Posted on April 1st, 2010
Growlers are a great way to bring the taste of fresh draft beer home with you. These half-gallon glass containers which are filled at a bar or brewpub have surged in popularity among craft drinkers in recent years.
Growlers first emerged in the late 19th century. They were an easy way of transporting the day’s ration of beer back home from the local pub for use by the whole family. Back before modern sanitation practices beer, not water, was what the average person drank for refreshment and hydration. Water, especially in urban areas, was far too dirty and contaminated for healthy consumption, so beer was what the common folk drank. Since the six pack was still many decades away and most local breweries didn’t have the facilities to bottle beer, a large, reusable container was the way to go.
It was usually children who would fetch the family’s daily supply of beer, Referred to as “rushing the growler”. The idea of having children making daily visits to seedy barrooms was a source of much concern for those in the prohibition movement and was a key factor in the eventual passing of the 18th amendment banning alcohol in the US. The sloshing and gargling the beer would make as it was carried haphazardly by the little ones is what gave the growler its name.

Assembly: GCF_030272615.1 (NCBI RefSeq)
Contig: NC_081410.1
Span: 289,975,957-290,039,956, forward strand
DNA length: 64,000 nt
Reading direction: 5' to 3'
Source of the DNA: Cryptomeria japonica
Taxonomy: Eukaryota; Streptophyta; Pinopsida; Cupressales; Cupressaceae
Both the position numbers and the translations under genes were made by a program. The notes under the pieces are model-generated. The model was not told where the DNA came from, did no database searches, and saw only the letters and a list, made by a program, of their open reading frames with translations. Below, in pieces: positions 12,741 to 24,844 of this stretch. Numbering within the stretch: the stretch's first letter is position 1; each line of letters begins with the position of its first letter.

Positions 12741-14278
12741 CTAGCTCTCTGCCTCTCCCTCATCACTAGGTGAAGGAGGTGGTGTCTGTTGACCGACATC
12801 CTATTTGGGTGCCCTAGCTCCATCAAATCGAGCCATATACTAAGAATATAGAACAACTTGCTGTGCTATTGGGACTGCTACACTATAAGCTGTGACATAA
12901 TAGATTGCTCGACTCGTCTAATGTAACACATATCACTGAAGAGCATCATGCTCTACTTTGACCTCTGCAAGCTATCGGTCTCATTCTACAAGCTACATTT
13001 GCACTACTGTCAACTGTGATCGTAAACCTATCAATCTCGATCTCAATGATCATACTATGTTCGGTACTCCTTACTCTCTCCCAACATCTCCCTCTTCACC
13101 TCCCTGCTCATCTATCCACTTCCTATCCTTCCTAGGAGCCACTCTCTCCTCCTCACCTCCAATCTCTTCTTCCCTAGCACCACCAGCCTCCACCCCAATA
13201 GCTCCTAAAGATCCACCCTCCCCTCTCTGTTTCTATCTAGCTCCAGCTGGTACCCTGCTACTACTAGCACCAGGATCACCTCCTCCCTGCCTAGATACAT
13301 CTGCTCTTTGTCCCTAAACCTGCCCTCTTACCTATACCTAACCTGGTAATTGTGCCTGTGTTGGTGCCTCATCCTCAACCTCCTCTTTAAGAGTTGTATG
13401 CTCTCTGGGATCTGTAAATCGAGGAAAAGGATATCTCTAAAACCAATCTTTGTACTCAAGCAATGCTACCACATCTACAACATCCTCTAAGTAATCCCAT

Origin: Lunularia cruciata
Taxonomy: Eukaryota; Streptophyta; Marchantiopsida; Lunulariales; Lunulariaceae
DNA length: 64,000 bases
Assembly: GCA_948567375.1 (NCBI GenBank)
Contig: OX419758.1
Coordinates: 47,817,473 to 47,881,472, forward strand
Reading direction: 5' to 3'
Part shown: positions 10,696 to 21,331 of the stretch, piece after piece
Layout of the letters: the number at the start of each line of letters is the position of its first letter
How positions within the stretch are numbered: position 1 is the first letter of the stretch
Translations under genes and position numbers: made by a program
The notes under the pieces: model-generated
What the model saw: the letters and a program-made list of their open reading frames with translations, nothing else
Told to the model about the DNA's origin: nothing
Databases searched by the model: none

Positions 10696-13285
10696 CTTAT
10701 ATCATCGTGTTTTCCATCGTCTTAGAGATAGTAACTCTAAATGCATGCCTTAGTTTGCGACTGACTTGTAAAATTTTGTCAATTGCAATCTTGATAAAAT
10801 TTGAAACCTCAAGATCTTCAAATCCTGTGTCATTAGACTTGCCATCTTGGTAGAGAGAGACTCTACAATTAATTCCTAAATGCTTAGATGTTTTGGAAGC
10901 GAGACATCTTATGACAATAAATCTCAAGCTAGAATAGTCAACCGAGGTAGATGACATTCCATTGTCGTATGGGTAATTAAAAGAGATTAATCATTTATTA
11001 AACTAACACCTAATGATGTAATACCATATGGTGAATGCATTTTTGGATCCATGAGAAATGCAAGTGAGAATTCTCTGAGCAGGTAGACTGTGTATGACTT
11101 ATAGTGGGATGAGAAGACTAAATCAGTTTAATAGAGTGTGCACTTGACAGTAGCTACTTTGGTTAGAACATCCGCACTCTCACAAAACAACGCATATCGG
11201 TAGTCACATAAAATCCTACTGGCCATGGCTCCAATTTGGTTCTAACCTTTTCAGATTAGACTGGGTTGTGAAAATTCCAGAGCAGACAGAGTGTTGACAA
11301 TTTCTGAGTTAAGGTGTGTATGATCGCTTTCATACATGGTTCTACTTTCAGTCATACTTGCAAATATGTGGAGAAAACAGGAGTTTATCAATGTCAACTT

Today growlers serve a very different purpose. Rather than being the daily source of hydration for families, they are more commonly used by savvy beer lovers who are looking for a way to take their favorite draft-only brew home. It can also be a convenient way of taking beer on the go. Thanks to the resealable caps almost all growlers come with, you can have some now, and then save it for later. Once opened it should probably be consumed in two or three days, otherwise you run the risk of the beer going flat. Because growlers are reusable- they can be refilled time and time again – they are also one of the most environmentally beer containers around.
There are a lot of reasons to give growlers a try. What do you think of these handy containers? Are they available in your area? Let us know in the comments below or on Twitter.